What is equality between the sexes? (CB 1-9)
“formal equality”: equality of opportunity; level playing field under the law
“substantive equality”: equality of outcome
“assimilationist”: being a man/woman has no legal significance
“anti-assimilationist”: being a man/woman has legal significance
Feminist theory: (Packet, Chamallas, Introduction to Feminist Theory, 1-22)*
Three stages of feminist legal theory
1970s Equality stage: emphasis on women’s similarity to men
· concentration on dismantling intricate system of sex-based legal distinctions which were purportedly established to protect women
· Because women were same as men in all relevant respects, they deserved access to all public institutions, benefits and opportunities on the same terms as men.
· Gender should be irrelevant to distribution of legal benefits and burdens; persons should be treated as individuals, not as members of a class
· CTRPT: liberal feminists have been called “assimilationists” as their arguments tend not to challenge the standards, rules, or structures themselves, but focus instead on equal access w/in their framework. Liberal feminism translated into legal reform, requiring only incremental changes/expansion of current structures to make room for women.
1980s Difference stage: Legal reform along equality lines gave way to realization that this effort wouldn’t cure substantive inequalities that best most women’s lives
· E.g.: feminization of poverty, gender gap in politics, “glass ceiling,” etc.
· Feminists questioned idea that gender was irrelevant and ideal of gender-blind society; recognizing differences did not mean accepting those differences as inherent or inalterable
· Revising “equality” to mean something other than “identical treatment.” Because men and women didn’t start from same position, then identical treatment of each group might never produce meaningful equality
· Cultural feminism: recognized/celebrated women’s differences from men; women’s “different voice” finding expression in law (women as nurturing)
1990s Diversity stage: less preoccupation with differences b/w men and women and new focus on diversity among women
· Emphasized dangers of essentialism – assumption that there’s only one voice among all women
· Replace goal of devising one overreaching feminist strategy with less grand objective of considering legal policies from perspectives of difference groups of women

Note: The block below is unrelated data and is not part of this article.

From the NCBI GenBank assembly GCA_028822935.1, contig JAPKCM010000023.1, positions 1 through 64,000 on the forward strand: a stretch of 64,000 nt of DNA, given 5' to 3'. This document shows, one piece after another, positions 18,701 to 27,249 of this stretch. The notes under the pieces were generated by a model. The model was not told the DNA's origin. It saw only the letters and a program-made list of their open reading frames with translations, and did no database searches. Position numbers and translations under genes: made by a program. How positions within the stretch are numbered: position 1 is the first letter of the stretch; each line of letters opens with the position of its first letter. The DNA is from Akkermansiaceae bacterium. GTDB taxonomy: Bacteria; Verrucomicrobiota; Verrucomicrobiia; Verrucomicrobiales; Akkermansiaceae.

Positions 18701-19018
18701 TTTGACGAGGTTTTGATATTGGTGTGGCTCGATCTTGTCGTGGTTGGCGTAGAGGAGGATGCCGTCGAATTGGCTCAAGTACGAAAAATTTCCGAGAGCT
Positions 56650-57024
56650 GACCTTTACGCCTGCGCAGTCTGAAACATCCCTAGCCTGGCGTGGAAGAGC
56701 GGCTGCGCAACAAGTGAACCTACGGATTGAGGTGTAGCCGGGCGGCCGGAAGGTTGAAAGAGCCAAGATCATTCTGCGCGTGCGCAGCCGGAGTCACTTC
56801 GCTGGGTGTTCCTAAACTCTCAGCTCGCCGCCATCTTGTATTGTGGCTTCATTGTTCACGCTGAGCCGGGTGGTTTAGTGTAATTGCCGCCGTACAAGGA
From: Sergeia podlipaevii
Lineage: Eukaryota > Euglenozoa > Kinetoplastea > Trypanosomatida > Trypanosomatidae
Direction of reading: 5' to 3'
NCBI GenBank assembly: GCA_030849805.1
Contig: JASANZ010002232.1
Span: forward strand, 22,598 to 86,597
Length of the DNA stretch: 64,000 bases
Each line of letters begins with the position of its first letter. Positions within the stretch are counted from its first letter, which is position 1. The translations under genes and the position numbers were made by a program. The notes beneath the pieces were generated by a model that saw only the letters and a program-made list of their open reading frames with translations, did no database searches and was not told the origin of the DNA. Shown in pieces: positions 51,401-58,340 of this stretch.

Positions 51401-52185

· Less theoretical, grounded in recognition of dismal material situation of women worldwide and an urgent desire to address violence against women on a global basis
“ 5 opening moves”
1. Women’s experience: the personal is important
Q: Why is it important to tell personal stories?
A: Gives women a voice; abstract discussions generally come from male norm. Also, for a very long time, women’s voice weren’t heard.
· Stories are what got Title IX passed (equal opportunity of education).
· Legal claim grounded in women’s experience: sexual harassment. From women’s perspective, sexual behavior as disturbing and serious as opposed to pleasurable/inconsequential from harasser’s viewpoint.
2. Implicit male bias
Women are subordinate even though majo
“How do you define choice?”
Many who would endorse gender equality as an ideal nevertheless resist the idea that discrimination is the principal cause of women’s inequality. Instead, women’s subordinate status ascribed to women’s own choices, and women held responsible/blamed for their own disadvantages.
· “Choice” implies that actor has alternatives; suggests actor’s authentic preference.
o Feminists who resist emphasis on choice point to role institutional structures and culture play in shaping women’s choices
· Masculinity v. femininity (Pres. Obama)
o Masculinity is privileged in our society
· Men essentialized
o Men only want to have sex, make money, never help around the house. Men not looked at as multi-faceted creatures.
· Men are disadvantaged by the existing gender system
o Feminists have traditionally only looked at how existing gender system disfavors women
· Socially construction v. biological
· Men and powerlessness and anxiety (v. other men)
o men have constant need to prove to other men that they posses normative masculinity
o need to denigrate others as imperative of hegemonic form of masculinity (to prove superiority/conquest)
o these norms to masculinity constrain men’s performances of their self-IDs